A strange thing about sci-fi movies is that one day time catches up with them. For example, can you believe Blade Runner (1982) was set in the heady days of 2019?
What looked like a futuristic landscape has the edge taken off it, thanks to the actual year being quite average.
Now that 2022 has rolled around, what did films of the past say it would be like? And how about our immediate future? Prepare to enter a whole new dimension of bizarre predictions…
Charlton Heston starred in one of the most infamous flicks of all time. What is the futuristic food source of the title? As most are aware by now, the raw ingredients proved a little near the knuckle. Or, you might say, close to the bone!
In the 2022 of Soylent Green – based on Harry Harrison’s novel Make Room! Make Room! from 1966 – things are pretty desperate. NPR notes connections to the present day, with “climate change already exacerbating hunger and poverty and one giant corporation that could one day control pretty much everything.”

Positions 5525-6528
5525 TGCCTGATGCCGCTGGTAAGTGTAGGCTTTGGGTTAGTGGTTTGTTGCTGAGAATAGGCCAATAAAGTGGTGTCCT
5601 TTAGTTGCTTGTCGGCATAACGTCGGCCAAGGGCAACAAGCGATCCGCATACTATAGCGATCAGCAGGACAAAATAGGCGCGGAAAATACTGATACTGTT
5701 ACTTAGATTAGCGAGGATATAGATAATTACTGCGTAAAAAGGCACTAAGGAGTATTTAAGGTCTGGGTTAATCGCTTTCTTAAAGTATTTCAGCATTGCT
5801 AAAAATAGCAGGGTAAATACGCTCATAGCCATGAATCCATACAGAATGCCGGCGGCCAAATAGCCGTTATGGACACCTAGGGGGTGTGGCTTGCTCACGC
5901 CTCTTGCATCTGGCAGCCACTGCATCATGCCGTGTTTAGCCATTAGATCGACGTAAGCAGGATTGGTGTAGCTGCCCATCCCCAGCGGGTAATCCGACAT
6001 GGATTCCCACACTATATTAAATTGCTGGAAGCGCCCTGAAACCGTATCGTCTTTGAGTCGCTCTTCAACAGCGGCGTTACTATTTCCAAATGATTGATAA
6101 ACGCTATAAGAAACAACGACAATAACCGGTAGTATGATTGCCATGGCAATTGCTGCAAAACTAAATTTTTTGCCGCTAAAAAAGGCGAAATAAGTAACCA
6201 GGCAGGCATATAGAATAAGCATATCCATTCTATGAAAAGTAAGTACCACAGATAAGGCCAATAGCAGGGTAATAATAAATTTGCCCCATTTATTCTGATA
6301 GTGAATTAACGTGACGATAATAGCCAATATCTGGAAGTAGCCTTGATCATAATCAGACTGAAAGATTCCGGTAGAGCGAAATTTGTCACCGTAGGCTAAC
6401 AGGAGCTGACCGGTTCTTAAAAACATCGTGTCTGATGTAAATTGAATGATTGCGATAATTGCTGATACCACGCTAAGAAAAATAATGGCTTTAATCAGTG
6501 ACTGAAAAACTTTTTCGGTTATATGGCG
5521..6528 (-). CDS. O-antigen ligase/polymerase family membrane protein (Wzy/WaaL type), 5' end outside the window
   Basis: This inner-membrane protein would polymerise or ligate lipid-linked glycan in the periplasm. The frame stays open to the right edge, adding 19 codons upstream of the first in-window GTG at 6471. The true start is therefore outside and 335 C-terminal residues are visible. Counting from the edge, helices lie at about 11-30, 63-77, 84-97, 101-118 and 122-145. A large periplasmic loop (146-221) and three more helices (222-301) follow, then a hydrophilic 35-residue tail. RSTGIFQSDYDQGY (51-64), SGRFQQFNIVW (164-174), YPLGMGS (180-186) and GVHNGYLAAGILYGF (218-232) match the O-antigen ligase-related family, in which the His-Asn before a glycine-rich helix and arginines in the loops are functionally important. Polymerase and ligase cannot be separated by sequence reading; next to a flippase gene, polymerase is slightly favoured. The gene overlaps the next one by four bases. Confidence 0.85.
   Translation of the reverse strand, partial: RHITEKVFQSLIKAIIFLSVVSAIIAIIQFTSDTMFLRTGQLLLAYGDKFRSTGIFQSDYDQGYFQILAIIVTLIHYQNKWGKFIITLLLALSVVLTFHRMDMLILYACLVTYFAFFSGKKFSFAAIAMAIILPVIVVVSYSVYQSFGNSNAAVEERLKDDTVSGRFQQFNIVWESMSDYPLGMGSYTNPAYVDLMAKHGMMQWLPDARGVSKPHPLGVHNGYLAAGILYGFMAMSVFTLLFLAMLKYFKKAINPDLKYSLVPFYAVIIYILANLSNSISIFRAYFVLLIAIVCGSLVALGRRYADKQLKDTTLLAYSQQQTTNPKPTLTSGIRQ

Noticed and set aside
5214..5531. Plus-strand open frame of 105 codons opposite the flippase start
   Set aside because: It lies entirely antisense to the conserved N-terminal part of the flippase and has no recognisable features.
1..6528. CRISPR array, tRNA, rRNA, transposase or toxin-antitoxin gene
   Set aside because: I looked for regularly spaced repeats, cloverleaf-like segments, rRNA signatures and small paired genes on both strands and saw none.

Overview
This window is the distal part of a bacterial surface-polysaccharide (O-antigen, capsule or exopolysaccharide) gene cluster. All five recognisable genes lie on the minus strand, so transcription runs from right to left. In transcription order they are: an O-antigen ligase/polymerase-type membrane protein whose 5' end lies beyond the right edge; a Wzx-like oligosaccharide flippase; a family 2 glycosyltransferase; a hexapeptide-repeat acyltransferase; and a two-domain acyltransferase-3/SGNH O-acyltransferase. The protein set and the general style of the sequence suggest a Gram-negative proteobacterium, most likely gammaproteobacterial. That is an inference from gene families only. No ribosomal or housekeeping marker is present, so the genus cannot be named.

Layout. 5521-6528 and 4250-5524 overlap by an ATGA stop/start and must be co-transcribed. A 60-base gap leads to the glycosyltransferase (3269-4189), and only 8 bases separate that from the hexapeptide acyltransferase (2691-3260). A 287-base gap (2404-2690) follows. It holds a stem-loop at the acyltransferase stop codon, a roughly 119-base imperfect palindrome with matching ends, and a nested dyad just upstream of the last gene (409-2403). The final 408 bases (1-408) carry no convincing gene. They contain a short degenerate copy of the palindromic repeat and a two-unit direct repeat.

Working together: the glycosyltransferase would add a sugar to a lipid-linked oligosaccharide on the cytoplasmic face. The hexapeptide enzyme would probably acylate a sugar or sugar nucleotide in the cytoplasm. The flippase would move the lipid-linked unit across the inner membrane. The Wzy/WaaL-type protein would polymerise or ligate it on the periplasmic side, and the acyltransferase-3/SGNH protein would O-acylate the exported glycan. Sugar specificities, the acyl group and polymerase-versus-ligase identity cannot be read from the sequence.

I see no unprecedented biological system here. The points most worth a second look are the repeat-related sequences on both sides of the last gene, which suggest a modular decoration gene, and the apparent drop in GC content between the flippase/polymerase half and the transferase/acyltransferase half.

Will we see Soylent Green in stores soon? Nothing so dramatic. However, it’s eerily easy to imagine the ultimate snack made by humans for humans becoming a reality someday.
Back when a classic Star Wars revival was a glint in an Ewok’s eye, Billy Dee Williams took the starring role in this 1993 actioner about saucy goings-on in virtual reality.
It isn’t fondly remembered! That said, the 2022 of Alien Intruder doesn’t seem too far from today’s technology.
While Lando was getting up to funny business in space, Luke was battling threats on Earth. Time Runner, starring Mark Hamill, was also made in 1993. Even more coincidentally, its story took place in a fictional 2022.